The costs of media's concocted political 'wars'
Indeed they need look no farther the relatively staid Oregonian. Today’s front page will do. Here's the headline on a major story there:
Cornilles and Bonamici
fire a fusillade of 1st
District commercials for
the holiday season
Here’s the story's lead, “The ad wars have started in Oregonian’s special congressional election, with plenty of hard-hitting political commercials in store for Portland-area voters over the holiday season.”
Sure, things may get nasty on your living room screen, but war? Targets? Fusillades?
Once again, the mainstream media roll out their tired old “war” metaphor to describe politics in this country.
On the front page, the story to the immediate right of this one tells of real war.
The Guard’s Mideast presence nears a 10-year low as Iraq War ends
Welcome home, the paper seems to be saying. Welcome home to another war. The one we at The Oregonian have created to tell the story of American politics. Perhaps you, soldier, would like to end this one too.
My advice is this: It’s easy. Just stop reading the newspaper...and watching TV.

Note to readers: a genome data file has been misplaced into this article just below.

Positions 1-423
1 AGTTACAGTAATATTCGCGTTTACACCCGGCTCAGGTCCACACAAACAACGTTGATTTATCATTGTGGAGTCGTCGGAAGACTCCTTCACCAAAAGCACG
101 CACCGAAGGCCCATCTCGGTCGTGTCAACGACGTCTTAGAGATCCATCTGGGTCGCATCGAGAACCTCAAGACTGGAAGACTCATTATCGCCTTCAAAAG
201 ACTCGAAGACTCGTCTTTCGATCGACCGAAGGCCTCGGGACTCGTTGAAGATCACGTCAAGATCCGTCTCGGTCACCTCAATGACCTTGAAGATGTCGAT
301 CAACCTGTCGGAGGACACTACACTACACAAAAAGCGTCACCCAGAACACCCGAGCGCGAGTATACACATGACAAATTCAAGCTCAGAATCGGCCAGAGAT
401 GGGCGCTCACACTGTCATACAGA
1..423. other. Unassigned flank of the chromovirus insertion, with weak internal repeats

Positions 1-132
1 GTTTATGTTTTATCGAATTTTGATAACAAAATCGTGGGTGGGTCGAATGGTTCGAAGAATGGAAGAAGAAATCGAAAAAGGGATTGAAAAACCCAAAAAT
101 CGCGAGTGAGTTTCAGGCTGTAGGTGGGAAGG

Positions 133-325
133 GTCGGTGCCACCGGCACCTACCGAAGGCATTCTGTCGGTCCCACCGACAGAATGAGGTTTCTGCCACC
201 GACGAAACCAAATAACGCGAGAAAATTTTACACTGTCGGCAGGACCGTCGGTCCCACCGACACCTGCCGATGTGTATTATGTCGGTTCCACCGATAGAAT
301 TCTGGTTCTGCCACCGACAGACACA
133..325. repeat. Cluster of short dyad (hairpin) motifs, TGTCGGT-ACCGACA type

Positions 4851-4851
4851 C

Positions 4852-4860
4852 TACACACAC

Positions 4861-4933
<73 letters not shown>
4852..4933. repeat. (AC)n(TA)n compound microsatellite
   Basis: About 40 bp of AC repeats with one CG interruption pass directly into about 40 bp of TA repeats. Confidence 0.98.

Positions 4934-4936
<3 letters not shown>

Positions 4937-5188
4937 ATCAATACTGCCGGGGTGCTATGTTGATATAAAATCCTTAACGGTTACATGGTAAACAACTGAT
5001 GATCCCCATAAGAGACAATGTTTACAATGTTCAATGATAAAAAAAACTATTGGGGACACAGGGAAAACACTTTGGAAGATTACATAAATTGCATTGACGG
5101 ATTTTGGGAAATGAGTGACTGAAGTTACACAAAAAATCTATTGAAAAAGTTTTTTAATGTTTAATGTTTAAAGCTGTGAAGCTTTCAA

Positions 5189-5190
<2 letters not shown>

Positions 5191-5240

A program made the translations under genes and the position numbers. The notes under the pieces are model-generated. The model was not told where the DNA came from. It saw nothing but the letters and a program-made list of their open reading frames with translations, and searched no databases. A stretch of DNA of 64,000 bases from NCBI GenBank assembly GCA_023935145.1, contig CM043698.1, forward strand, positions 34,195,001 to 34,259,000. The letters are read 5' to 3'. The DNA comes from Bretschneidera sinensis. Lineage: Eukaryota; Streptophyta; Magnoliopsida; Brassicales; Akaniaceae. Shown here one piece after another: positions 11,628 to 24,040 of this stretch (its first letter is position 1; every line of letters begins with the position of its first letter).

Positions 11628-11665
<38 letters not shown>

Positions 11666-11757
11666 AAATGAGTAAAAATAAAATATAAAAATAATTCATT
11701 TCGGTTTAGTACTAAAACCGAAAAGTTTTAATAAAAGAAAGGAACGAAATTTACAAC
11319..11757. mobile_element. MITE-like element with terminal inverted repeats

Stay away from the message that democracy American style is as bad as war.
Perhaps we all should declare peace and have nothing to do with the "democratic" fighting. Funny thing is that most of the voting age population does just that.
Could it have to do with the desire for peace and civic sanity?
The problem is that if those who value peace and sanity turn their backs on democracy, who ends up running the country?
Answer: those who are infatuated by or profit from war. Those who control the media. Those whose being is defined by conflict, inflated egos and a distorted sense of patriotic superiority.
Meanwhile, the Occupy Movement, dedicated to non-violence, gets trashed by the politicians, the ones whom the media tell us are waging “war” with each other to get elected.
Mixed in with the Occupy crowds are the cast-off veterans of real wars, those life-destroying conflicts declared by the ruling class with its insatiable need for oil, power and third homes in the Bahamas.
Do I roam too widely here? Perhaps; perhaps not. I hope these thoughts and my anger take you beyond the headlines of this morning’s newspaper.
If only we could change the story line and the metaphors of tomorrow’s reporting and headlines.
Would someone in management at The Oregonian at least send around a memo to the headline writers. “Lighten up! We are talking about an election, not a bloody war.”